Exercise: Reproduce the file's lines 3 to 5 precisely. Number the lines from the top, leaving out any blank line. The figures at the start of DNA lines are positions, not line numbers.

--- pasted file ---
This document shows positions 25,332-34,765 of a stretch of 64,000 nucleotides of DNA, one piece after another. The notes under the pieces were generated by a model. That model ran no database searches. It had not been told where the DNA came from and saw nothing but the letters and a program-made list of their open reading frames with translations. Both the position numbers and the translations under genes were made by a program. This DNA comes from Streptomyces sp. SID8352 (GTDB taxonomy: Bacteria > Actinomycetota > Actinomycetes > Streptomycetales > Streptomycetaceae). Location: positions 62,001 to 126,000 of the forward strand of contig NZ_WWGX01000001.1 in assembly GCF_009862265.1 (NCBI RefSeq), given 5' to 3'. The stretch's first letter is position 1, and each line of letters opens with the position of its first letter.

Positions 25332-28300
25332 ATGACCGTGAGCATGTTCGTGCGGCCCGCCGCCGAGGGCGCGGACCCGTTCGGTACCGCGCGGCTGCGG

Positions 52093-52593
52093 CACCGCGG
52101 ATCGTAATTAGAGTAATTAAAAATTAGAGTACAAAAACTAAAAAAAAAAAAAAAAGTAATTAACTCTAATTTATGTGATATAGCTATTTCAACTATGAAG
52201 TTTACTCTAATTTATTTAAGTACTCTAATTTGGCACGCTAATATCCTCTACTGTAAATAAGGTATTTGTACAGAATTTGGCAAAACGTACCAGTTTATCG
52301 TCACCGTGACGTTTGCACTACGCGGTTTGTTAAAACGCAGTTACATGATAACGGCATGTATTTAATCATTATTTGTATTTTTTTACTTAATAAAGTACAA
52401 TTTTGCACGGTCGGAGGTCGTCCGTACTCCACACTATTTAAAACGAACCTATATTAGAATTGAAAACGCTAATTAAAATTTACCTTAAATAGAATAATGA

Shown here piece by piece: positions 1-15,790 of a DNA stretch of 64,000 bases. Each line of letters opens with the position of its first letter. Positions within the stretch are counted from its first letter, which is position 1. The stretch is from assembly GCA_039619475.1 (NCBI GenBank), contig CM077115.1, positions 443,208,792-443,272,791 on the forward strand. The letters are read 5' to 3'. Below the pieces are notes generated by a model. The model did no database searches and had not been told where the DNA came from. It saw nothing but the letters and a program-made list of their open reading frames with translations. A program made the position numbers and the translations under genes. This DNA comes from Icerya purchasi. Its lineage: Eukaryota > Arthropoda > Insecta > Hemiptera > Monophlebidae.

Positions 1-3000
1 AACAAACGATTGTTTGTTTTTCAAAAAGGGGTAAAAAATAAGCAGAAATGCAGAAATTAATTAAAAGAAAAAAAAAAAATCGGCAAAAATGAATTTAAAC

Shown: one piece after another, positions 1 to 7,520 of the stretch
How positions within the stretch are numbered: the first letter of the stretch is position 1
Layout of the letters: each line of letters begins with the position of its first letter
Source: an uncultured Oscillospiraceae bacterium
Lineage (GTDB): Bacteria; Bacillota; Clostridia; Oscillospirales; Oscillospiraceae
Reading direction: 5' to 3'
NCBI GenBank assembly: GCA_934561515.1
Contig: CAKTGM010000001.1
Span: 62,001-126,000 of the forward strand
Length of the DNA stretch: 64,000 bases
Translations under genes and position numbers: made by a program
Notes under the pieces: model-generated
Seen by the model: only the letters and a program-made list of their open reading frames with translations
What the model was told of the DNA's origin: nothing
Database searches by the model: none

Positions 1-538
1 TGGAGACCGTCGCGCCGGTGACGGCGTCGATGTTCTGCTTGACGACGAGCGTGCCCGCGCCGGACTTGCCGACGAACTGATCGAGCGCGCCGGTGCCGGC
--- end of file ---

25332 ATGACCGTGAGCATGTTCGTGCGGCCCGCCGCCGAGGGCGCGGACCCGTTCGGTACCGCGCGGCTGCGG

Positions 52093-52593
52093 CACCGCGG